Impossible Lecture Tent: Beacons Festival 2014

I’m not an avid festival goer. I’ve had amazing experiences at festivals like Green Man in 2012 and Roskilde way back in 2006, but you won’t find me at the Pyramid Stage every year going bug-eyed and dripping head-to-toe in mud, sweat and the splash-back of people’s urine bottle bombs. I love listening to and playing music, but my gig-going habits dropped off around the time I saw my disposable income at university shrink like the vests I left in the drier accidentally on Monday night.

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Festivals are much more than the music of course. I saw brilliant sets from Animal Collective, Kieran Hebden and Steve Reid (RIP), and Funkadelic at Roskilde, but the story I tell most people about is about the time I got dog-piled by a man in a banana suit chased by three of his friends at 3am in the eerie, Nordic twilight, just as the sun began to rise. It’s the bacchanalian freedom that festivals give you to dress and do whatever you want; to “Go crazy, go nuts, ALLLLLLL the weekend!” in the words of my beloved Murray Saul.

That’s what happened to me at Beacons, encouraged by the Indivisible team’s programming of anarchic and unpredictable acts at the Impossible Lecture Tent: acts like Tracey Emin Sound System, Steakhouse Live, Laura Dee Milne’s ‘Klassic Klub Karaoke Klub’, and Collective Unconscious, not to mention their own performances and ‘sexy ass’ Balloon Party on the Friday. Buoyed by a commitment to spectacle and splendour in the face of herculean workloads, insufficient sleep and unreliable weather, normal inhibitions melted away. It was a tent of naked stage invasions, naked dancing and naked crowd-surfing; gold face paint and torn wedding dresses; balloon fights; gleeful expletives; screaming; cynical Yorkshiremen; Bob Ross; Bob Ross; Bob Ross.

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The ‘sexy ass’ Balloon Party

There were plenty of artists I knew and / or admired on the bill, but I’d like to write about the discoveries; discoveries like Top Joe, the Welsh enigma, wandering the festival site hither and tither like a Happy Shopper bag blown on the breeze, imparting sound, spiritual advice and dispensing ‘Berroco’ to those who needed it. He became something of a meme over the course of the weekend, with roars of ‘TOP JOE!’ welcoming his every appearance, to the general confusion of many, possibly even himself.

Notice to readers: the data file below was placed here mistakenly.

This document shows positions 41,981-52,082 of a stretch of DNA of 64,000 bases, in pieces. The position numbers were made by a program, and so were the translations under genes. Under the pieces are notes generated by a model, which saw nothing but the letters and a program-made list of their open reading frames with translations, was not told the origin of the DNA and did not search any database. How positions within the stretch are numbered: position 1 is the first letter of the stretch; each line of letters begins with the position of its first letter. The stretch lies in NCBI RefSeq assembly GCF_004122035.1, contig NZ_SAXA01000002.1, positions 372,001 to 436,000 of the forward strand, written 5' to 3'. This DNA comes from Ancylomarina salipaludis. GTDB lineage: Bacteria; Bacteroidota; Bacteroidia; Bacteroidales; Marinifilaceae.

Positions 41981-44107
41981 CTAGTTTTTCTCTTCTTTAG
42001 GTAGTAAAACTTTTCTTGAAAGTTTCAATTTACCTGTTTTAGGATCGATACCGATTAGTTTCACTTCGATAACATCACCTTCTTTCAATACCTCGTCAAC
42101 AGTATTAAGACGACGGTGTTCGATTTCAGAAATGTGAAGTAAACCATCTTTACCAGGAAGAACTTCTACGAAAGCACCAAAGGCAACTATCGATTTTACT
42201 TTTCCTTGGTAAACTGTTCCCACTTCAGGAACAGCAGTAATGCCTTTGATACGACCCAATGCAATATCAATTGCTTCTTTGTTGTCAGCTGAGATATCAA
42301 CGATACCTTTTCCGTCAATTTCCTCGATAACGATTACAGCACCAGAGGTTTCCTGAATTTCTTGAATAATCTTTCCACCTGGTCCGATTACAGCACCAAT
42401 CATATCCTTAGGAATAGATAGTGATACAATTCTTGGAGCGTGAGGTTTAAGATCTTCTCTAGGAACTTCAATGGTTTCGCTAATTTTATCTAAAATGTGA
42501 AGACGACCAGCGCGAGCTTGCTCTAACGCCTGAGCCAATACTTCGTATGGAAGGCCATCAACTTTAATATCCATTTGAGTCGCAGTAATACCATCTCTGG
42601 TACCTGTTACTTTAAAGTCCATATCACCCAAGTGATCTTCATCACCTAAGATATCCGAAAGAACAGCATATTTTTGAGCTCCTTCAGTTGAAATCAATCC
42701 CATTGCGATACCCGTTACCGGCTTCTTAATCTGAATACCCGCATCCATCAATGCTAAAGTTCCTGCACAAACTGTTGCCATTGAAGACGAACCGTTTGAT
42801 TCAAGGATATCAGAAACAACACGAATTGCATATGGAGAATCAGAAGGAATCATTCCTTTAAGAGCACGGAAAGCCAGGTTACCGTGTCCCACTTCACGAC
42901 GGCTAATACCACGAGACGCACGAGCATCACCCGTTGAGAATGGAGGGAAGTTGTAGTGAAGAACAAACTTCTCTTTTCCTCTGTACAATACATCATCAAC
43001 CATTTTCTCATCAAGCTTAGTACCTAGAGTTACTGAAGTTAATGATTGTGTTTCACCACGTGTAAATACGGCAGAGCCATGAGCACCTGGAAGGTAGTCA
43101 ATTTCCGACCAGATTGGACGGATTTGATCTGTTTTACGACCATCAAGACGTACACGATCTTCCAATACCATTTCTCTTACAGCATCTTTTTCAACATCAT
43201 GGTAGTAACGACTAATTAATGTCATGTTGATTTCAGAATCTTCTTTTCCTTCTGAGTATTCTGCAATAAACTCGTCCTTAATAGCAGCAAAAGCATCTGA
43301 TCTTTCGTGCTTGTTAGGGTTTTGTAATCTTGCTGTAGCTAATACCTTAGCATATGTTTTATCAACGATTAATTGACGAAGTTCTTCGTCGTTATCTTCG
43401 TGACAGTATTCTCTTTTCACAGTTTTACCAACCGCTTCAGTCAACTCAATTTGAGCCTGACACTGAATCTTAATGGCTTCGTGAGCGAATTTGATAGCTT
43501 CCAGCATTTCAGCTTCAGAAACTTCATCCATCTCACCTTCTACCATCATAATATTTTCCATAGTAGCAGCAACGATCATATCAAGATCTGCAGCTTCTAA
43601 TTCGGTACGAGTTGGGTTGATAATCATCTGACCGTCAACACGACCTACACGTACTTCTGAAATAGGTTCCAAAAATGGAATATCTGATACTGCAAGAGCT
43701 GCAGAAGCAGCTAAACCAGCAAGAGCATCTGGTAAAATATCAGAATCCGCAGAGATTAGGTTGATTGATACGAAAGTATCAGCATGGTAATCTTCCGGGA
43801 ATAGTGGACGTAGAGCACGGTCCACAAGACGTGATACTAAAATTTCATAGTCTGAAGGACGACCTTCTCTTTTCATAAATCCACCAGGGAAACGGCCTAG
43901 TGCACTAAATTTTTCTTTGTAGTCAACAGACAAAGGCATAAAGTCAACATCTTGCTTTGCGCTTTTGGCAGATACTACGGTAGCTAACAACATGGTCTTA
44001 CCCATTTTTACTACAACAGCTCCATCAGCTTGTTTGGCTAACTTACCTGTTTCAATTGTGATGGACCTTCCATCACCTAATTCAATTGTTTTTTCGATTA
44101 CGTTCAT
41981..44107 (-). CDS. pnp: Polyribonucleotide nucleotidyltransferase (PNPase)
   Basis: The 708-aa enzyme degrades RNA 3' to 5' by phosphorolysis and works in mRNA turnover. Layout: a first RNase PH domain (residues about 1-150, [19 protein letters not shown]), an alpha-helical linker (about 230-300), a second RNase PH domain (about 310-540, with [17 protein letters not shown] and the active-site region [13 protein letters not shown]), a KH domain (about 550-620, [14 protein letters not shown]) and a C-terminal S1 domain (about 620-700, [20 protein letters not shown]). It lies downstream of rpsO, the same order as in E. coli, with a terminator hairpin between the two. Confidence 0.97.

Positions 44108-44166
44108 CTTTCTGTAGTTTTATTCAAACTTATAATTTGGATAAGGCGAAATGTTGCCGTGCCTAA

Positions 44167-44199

Saturday night saw the aforementioned Tracey Emin Soundsystem take to the stage, dragged-up comically badly and playing naff 90s music – think Elastica, Chumbawumba, Fatboy Slim, Catatonia – whilst berating the audience with abandon (“Put your hands in the air if you’re a benefit scrounger.”) As Tracey sniffed poppers, did forward rolls and got very excited at the imminent prospect of David Cameron popping round for a visit, Yoko Ono mixed the tracks badly and footage of iconic 90s moments played in the background, reminding us all how dreadfully beige that decade was.

I think the performance that left me most mesmerised was from F/K/Alexander, who alighted as part of the Steakhouse Live ‘Divine Intervention’ queer takeover. Striding on to the stage embodying every cliche of Scottish visual identity (tartan, ginger hair, St. Andrew’s Cross face-paint, kilt) and glowering at the audience sat before her, F/K drank, regurgitated and spat fountains of water to the bombastic In A Big Country. The atmosphere was electric: people scrambled back and F/K beat her chest in time to the song, intoning the words in a menacing monotone before declaring, “I don’t think I’m making my point loud enough.” She marched through the audience with a megaphone as the song played for a third time, parting the crowds and getting up close and personal with those brave enough to face her onslaught.

No surprise that I left the festival on Monday morning feeling dazed, then. I think I left the tent a couple of times over the weekend to buy crepes. But with food, drink, entertainment, art and friends in good supply at the Impossible Lecture tent, I felt I could do all my exploring in one just place. Long live the Impossible Lecture tent!

Published by Gareth

London-based artist

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